WWTP Capacity Evaluation Completed

Recently the City of Ashland contracted with Carollo Engineers to perform a capacity evaluation of the wastewater treatment Plant (WWTP) as a guide to future capital planning.  The work included a review of three years of recent operating data and an evaluation of each major unit process in the plant to determine process capacity. Both the secondary process and the tertiary process were evaluated. The secondary system consists of the biological portion of the WWTP with the membrane filtration process as the tertiary system. My intent here is to give you a brief summery of the completed capacity evaluation study.

 

 

The current population of 20,868 adds a dry weather average flow of 2.1 million gallons per day (MGD) to the treatment plant.  This flow represents a load of 3, 275 pounds carbonaceous biochemical oxygen demand (CBOD) and 4,200 pounds total suspended solids (TSS).   The plant has been fully operational since 2002.

 

Secondary System

 

The following major unit processes in the secondary system were evaluated:

 

1)      Influent Pumps

2)      Influent Bar Screens

3)      Grit Removal

4)      Oxidation Ditches and Secondary Clarifiers

5)      RAS/WAS Pumps

6)      UV Disinfection

7)      Dewatering System

8)      Lime Stabilization System

 

All of the major processes that were evaluated show that they have capacity for flow and load through the design year of 2015.  Assuming the population growth trend remains the same, the oxidation ditches will be the first to reach capacity. This will occur in about 2025.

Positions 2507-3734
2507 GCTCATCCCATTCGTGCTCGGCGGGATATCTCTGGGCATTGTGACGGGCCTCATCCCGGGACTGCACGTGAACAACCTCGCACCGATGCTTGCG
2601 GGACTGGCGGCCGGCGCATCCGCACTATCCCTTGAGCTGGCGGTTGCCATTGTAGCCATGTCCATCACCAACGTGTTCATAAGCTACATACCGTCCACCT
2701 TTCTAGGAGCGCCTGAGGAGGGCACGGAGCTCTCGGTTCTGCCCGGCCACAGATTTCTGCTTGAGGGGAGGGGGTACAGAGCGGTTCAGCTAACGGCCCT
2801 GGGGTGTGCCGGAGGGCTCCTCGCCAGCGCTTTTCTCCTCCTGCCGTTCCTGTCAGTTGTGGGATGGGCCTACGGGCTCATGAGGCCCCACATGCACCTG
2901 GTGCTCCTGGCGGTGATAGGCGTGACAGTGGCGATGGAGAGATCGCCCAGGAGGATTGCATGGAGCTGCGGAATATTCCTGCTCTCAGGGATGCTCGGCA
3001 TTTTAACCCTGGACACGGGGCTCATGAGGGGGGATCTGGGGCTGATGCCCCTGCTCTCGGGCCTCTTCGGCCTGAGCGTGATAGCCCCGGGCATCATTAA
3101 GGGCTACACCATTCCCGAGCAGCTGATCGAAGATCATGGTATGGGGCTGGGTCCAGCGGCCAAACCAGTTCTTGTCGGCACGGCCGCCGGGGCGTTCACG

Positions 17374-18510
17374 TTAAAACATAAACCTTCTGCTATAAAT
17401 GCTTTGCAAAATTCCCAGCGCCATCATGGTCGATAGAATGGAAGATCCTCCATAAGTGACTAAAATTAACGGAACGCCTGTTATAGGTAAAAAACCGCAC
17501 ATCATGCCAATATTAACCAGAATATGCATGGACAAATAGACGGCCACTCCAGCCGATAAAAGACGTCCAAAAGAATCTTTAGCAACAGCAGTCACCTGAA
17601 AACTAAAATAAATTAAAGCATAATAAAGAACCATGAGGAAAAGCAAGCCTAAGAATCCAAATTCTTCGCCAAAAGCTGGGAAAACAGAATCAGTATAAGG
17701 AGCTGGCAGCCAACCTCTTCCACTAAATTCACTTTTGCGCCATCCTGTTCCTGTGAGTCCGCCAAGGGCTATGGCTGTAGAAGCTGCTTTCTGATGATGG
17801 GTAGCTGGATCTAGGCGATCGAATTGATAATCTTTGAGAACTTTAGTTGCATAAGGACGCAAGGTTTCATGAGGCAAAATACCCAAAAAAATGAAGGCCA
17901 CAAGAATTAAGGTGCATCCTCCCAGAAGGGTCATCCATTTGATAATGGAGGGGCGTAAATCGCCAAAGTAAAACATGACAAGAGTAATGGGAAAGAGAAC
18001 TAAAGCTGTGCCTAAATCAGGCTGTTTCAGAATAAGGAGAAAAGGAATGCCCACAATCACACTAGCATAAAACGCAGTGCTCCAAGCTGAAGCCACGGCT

Tertiary System

 

The membrane filtration system was installed when the city opted to abandon the offsite portion of the original project. The filtration system was designed for phosphorus removal and to operate during the summer months only, with a maximum flow rate of 2.5 MGD.  The current system is operating very near capacity, especially during the shoulder months of each season.  The shoulder months include the four to six weeks at the beginning and end of each season, when weather can add additional flow to the treatment plant. This additional flow takes up capacity of the system.  The city’s ongoing efforts to reduce these inflow and infiltration (I&I) areas, will help extend the capacity of the system.  With this in mind, along with some operational concerns, it was recommended that the current system be upgraded in the near future.  The existing membrane cassettes were designed with the capability to be increased in size by 10 percent.  This upgrade would add additional capacity of 0.4 MGD per day.  Anticipating the need, city staff has already added this to the capital projects budget and scheduled for budget year 2006-2007.  With this upgrade, and our ongoing I&I reduction efforts, the membrane filtration system will have capacity through the year 2012.

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